The last two weeks have seen me lose a lot of cash. I went heavy into crypto a few months ago, and the market has seen a much-needed adjustment.
The first day was tough, I entered panic mode, and viewed the crash as a personal crisis. Some of my friends are still in panic mode, but my head feels a lot clearer.
I think what separates our reaction to bad or traumatic events is whether we choose to view them as crises or events.
Whether it’s losing a job, a relationship or cash we all have the choice on how to view the situation we find ourselves in.
Not being diversified
If you have a farm with 10 chickens and one of them gets taken by the fox, you’ll probably not view this as a crisis. On the other hands, if you have only one cow and it spontaneously keels over, you may be more inclined to see it as a crisis.
After every market crash, workers in the financial sector commit suicide at much higher-than-average rates. The problem – they are not diversified. When they get let go, they don’t just lose their jobs, they lose everything. Their social network, their purpose, their status. Every single element that contributes and kind of meaning to their life is taken away from them. What to live for then?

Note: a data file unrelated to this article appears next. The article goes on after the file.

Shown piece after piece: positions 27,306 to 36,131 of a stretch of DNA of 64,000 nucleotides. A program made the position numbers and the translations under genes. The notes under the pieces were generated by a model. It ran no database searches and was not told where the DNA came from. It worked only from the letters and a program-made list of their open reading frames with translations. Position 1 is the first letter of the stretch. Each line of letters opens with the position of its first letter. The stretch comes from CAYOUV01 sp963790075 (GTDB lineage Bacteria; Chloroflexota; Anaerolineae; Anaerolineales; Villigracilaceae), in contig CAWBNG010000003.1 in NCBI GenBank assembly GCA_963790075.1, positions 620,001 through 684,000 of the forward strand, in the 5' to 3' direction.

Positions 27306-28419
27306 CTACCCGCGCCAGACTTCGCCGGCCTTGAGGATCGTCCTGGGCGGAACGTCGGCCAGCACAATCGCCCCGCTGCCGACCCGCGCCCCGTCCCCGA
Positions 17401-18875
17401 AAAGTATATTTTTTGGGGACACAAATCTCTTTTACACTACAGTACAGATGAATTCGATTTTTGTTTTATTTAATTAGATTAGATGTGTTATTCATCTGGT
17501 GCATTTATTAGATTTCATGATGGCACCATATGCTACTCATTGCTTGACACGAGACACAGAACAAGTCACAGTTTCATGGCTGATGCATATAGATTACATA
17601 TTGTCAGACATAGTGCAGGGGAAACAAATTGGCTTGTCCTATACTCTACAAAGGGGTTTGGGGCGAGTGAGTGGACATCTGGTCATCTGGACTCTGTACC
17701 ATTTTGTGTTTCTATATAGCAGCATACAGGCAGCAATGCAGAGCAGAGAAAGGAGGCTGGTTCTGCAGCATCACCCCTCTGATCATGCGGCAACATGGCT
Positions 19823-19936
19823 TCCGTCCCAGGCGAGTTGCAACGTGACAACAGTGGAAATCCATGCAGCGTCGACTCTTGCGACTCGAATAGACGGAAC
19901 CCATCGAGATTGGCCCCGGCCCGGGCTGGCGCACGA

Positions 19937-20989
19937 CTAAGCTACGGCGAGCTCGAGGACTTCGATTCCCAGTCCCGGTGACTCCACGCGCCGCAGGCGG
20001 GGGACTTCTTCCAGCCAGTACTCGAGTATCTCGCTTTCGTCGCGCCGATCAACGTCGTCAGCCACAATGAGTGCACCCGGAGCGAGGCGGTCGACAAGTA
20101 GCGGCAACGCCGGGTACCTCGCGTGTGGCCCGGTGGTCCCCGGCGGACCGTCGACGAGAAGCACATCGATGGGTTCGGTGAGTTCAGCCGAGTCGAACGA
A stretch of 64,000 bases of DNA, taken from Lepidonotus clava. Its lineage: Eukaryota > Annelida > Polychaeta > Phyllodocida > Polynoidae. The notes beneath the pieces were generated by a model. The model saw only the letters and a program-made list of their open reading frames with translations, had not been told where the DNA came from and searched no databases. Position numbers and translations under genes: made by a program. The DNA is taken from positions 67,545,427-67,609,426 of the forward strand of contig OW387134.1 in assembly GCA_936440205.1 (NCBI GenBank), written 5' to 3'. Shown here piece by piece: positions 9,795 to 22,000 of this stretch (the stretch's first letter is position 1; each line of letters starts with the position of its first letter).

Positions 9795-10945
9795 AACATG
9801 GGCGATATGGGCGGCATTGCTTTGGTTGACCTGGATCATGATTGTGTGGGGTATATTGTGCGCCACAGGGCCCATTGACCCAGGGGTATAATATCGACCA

This is the problem with investing all your energy into your career and work life, especially if you operate in a highly specialised industry or job role, you are putting yourself in a very fragile position, one black swan event and everything could be gone.
You see this problem a lot with old men. The statistics on the number of elderly gents that die within a year of their wife dying are shocking. Meanwhile, women tend to keep going a lot longer. The hypothesis for this phenomenon is that (traditionally, but hopefully this is changing) women are much better at maintaining social connections and roles in society than men are, so when a man’s wife dies he doesn’t really have much to live for, he’s not diversified in his sources of meaning. Women, on the other hand, have other areas of their life that provide meaning, so they keep going.
So yeah, take a look at your life, if a vast proportion of your meaning is derived from one source, whether that be a job, person, or pursuit, you may be at a much higher risk of viewing an event as a crisis.